Money management, including budgeting, saving, paying bills and saving for the future, requires organization, patience, attention to detail, planning and consistency. All of these are problem areas for adults with ADHD. The very thought of finances and monthly budgets can put some adults with ADHD into tailspin of emotions, leaving them feeling insecure, guilty and incompetent.
With practice and determination, adults with ADHD, however, can be successful at managing their money and sticking to a household budget. The following are five common problems adults with ADHD have when managing money and some tips to help improve these areas.
Not Having a Clear Vision
Everyone’s lifestyle is unique to their situation, it is important to know what your priorities are and what you want to spend your money on. For example, CHADD’s Managing Money information sheet states “Every good financial plan begins with a vision of an ideal lifestyle.”  The information sheet suggests each person take time to think about what their ideal would look like. For example, it asks, how would you spend your days if you never needed to worry about money? Taking the time to reflect on what you want out of life, can help you become motivated to better manage your money.
Your vision should be specific and detailed. A vague idea of “I want to be rich” isn’t enough. Your vision needs clarity and details. Where do you want to live? What type of home do you want to live in? What type of car do you want to drive? Or your vision may have different priorities. You may want to send your children to the best schools, or you may want a smaller home but want a personal assistant or have the newest gadgets. No matter what your vision is, it is unique to you and should reflect what will make you feel good and be aligned with your values.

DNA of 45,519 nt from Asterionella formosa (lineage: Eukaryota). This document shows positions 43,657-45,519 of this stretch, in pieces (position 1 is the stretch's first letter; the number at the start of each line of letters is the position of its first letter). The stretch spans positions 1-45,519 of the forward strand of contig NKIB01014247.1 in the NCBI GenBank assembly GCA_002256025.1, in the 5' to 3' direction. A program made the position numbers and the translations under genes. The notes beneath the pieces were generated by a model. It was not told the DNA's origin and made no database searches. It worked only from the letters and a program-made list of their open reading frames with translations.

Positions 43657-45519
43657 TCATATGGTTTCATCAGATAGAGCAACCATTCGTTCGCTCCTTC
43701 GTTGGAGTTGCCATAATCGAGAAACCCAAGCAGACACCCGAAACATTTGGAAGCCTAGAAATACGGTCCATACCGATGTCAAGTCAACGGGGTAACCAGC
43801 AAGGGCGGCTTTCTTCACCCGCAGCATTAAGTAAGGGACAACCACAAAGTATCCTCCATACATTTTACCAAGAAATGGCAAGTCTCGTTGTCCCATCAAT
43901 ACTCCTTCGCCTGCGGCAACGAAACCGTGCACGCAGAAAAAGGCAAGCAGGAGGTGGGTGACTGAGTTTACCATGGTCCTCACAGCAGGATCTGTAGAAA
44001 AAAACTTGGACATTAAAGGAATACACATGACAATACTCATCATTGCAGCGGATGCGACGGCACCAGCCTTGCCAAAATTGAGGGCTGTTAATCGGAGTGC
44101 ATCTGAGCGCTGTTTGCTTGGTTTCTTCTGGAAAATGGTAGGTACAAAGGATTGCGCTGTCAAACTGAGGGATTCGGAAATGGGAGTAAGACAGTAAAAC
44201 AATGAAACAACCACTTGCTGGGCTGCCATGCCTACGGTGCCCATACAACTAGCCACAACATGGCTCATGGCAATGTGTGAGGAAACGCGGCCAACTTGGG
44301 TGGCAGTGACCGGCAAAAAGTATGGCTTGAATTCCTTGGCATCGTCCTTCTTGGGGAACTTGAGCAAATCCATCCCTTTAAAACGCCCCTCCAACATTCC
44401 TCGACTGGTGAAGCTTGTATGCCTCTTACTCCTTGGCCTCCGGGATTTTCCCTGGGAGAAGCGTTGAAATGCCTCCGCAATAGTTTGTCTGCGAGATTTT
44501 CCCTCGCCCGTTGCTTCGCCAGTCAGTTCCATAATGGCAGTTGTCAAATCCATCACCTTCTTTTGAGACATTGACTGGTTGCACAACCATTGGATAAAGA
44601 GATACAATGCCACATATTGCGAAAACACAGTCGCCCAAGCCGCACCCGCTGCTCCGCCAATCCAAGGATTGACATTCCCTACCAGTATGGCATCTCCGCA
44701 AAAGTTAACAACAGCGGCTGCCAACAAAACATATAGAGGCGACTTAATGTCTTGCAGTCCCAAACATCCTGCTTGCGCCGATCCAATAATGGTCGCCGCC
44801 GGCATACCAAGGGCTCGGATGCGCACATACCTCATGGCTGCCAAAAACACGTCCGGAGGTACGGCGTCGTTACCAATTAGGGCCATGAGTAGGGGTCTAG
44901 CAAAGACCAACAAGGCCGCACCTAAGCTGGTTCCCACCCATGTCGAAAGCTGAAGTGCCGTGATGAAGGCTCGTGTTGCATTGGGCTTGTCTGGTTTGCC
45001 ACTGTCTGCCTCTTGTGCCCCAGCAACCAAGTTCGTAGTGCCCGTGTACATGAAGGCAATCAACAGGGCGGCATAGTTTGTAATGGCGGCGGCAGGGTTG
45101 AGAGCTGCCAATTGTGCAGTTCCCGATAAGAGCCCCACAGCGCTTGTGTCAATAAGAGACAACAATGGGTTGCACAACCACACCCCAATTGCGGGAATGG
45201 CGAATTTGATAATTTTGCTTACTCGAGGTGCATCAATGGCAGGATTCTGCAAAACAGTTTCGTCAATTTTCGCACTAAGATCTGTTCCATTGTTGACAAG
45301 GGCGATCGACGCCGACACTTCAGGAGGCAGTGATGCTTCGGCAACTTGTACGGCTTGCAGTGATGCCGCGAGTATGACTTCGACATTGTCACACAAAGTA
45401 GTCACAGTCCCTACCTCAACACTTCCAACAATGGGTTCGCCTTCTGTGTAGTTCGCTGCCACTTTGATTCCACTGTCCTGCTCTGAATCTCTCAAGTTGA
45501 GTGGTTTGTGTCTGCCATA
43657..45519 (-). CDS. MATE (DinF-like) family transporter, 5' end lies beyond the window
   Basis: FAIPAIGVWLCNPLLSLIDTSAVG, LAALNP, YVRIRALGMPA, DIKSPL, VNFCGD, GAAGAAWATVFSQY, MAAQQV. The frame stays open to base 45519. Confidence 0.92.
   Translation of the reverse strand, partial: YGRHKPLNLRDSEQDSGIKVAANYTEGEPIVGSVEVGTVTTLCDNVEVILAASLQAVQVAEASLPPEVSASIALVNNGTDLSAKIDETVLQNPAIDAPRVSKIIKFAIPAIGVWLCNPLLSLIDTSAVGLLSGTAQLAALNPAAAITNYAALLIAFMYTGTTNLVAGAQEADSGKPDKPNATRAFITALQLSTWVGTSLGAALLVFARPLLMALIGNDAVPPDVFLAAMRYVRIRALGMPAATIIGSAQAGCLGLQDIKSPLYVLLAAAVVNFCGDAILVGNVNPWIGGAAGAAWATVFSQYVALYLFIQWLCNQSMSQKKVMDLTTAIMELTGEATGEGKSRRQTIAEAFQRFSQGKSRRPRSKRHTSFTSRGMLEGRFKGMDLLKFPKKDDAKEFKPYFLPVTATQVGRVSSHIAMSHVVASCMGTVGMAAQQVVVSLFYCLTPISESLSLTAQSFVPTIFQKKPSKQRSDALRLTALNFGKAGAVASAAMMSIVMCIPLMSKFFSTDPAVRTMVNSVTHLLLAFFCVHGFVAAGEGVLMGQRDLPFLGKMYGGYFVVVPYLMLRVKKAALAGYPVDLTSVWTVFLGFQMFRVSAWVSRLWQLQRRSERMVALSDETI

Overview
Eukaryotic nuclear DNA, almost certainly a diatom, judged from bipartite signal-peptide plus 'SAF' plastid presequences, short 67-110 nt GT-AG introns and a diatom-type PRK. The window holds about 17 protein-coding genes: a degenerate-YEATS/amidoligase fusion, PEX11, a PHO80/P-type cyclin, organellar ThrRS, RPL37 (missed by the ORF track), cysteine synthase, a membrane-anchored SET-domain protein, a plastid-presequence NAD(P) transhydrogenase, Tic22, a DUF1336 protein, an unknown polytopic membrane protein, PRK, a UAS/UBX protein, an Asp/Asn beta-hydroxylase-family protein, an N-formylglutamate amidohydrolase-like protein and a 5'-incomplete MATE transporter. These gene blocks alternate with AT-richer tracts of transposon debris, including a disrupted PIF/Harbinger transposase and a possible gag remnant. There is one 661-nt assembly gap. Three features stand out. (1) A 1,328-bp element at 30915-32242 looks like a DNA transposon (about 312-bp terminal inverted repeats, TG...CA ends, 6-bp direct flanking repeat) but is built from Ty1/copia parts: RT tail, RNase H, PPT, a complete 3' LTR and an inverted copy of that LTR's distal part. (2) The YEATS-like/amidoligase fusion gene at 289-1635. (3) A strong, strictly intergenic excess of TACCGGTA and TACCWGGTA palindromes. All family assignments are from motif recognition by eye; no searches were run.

You may want to write down your vision or use pictures to help remind you of what you are working toward.
Having a clear vision helps to motivate you to create a budget and take specific steps to help realize your goals.
Not Knowing Where to Start
So many times, when we don’t know where to start, we simply don’t. Instead we stay stuck in the same cycle, going round and round and not getting anywhere. It is overwhelming to figure out a starting point in getting your finances together, especially if you have ignored them for a long time and they are a mess.
But ignoring financial problems won’t make them go away, and usually makes them worse. If you have begun by creating a vision, then you have already made a start. But while it is easier to create a vision of your ideal future, it is harder to figure out how to make that future a reality.
As with all goals, breaking them down into sections can help to make them more manageable. Using the vision you have created, break down goals into short-term, mid-term and long-term goals. What do you want to accomplish immediately? What goals are you hoping to manage over the next five to ten years? Long-term goals are those you want for your retirement.
Think of it in terms of three buckets.
In the first bucket, your short term goals, you may have things like paying this month’s bills or buying the new washing machine.
The next bucket, the mid-term goals may include things like buying a new car.
Your final bucket, long-term goals, include retirement.
Each of your buckets needs to have some deposits placed into them. Your budget will help you determine how much you can afford to put aside each month.